Creating a clean, simple, and intuitive UI for the Taskly responsive web app that is aesthetically beautiful and easy to use. See the full creation process from User Research to the final Design here.
- Defining the CI
- Visual Design
To define Taskly's overall style, I searched the web for simple, clean, aesthetically beautiful UI designs and created a Moodboard.
Next, I defined the Taskly colors. Having done a competitive analysis in the research phase, I had a good overview of which primary colors are used by Taskly's competition. This ruled out the use of red, blue, or yellow as I wanted the Taskly brand to stand out. I looked for color inspiration in illustrations and photography. By importing selected images into Adobe Color CC, I generated a couple of color palettes, from which I selected primary, secondary, and accent colors. Considering accessibility, I tweaked the color contrasts until all colors were working well individually and as an ensemble.
I shortlisted a few web fonts and tested them in combination for headings, sub-headings, and body text. My criteria were legibility even at small size, versatility, aesthetics, and feel. I decided to pair Merriweather Bold Italic for strong headlines with Open Sans for any other text. The beauty of Open Sans is that it is optimized for legibility across print, web, and mobile.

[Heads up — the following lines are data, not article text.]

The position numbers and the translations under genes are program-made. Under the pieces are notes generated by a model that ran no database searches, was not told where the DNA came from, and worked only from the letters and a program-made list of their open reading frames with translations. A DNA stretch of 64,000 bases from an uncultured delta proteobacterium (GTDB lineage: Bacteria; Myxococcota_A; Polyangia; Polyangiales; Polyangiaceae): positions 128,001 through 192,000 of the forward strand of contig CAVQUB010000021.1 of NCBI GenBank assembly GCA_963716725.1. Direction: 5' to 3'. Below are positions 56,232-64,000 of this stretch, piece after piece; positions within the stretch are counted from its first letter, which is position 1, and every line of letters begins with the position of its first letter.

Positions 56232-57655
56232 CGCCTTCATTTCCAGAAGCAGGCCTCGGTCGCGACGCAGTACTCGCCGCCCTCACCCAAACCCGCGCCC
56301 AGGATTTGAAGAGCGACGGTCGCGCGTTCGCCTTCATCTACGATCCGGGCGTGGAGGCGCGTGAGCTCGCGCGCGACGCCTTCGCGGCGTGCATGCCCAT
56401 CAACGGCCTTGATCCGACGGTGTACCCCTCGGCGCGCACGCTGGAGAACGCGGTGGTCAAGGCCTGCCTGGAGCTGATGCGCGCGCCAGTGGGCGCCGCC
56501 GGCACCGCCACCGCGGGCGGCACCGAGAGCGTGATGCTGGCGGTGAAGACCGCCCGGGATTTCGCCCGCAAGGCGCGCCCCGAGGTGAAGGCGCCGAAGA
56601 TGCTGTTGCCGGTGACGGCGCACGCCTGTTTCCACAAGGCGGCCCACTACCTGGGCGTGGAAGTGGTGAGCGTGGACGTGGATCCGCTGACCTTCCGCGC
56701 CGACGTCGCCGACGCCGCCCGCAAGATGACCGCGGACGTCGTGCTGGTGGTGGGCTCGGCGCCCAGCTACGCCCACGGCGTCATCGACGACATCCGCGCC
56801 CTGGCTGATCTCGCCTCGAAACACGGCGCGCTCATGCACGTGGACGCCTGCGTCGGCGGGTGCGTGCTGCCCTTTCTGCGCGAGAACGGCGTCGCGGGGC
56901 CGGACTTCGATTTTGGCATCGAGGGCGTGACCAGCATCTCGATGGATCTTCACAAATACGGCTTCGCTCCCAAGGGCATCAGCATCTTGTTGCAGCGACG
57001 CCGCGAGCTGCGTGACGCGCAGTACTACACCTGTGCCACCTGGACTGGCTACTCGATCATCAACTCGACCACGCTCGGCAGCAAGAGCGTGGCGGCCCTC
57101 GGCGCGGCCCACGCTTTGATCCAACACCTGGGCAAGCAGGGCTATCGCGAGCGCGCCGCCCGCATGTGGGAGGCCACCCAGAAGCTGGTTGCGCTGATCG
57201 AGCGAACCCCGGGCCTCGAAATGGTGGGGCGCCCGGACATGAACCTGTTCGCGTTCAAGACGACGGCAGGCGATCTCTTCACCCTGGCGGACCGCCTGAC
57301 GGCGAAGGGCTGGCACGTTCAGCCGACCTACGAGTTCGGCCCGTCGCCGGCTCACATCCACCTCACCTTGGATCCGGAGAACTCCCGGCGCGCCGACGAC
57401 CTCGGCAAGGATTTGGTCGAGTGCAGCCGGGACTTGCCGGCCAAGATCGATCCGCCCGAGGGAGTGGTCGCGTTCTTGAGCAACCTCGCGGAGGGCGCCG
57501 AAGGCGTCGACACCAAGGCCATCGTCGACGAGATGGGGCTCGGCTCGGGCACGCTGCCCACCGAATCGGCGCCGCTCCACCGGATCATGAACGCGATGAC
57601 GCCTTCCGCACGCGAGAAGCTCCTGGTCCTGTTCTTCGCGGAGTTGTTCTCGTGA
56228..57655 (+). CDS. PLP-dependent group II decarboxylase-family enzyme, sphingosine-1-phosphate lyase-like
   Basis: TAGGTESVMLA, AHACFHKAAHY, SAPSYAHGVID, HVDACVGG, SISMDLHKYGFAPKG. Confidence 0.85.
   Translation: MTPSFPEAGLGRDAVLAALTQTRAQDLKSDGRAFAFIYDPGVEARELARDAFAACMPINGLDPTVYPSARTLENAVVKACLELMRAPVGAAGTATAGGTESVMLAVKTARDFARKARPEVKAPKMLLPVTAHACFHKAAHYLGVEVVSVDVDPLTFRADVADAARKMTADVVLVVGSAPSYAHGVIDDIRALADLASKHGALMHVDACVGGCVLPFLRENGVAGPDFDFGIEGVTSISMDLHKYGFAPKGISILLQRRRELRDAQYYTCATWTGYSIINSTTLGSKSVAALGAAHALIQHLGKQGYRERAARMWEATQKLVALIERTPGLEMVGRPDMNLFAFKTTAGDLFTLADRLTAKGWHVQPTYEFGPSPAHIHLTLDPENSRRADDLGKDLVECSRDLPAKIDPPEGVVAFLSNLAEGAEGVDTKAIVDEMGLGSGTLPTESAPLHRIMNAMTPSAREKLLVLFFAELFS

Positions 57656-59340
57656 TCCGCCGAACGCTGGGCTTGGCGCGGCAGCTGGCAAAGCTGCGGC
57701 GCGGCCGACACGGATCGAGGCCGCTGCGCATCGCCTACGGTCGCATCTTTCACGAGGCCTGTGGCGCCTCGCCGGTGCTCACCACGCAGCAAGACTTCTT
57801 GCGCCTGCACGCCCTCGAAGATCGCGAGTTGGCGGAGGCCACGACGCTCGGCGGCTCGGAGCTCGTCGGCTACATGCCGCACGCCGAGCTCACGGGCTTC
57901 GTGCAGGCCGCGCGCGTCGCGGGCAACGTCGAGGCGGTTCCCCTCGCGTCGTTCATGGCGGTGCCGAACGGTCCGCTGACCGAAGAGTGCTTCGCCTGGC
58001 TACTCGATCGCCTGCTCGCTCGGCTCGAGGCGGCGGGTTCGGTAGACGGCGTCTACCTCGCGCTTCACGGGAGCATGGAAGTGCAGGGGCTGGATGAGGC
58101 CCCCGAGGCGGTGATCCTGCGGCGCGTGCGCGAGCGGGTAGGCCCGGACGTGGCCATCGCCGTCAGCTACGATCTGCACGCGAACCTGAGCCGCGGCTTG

Imagery & Illustration
Defining style of imagery and illustration. The age range of Taskly's audience is from 20 to 50 years, with the majority of users being between 25 and 35 years old. With the help of the personas I created for Taskly, I selected visuals that might be appealing to Taskly's users. At a later stage, I tested my assumptions in A/B tests.
Designing the Taskly UI Kit with Sketch. In this step, I created a Sketch symbol library which helped speed up the process of designing all screens for Taskly's core features for mobile, tablet, and desktop.
Laying out every screen for the user flows of Taskly's core features for mobile, tablet, and desktop with Sketch.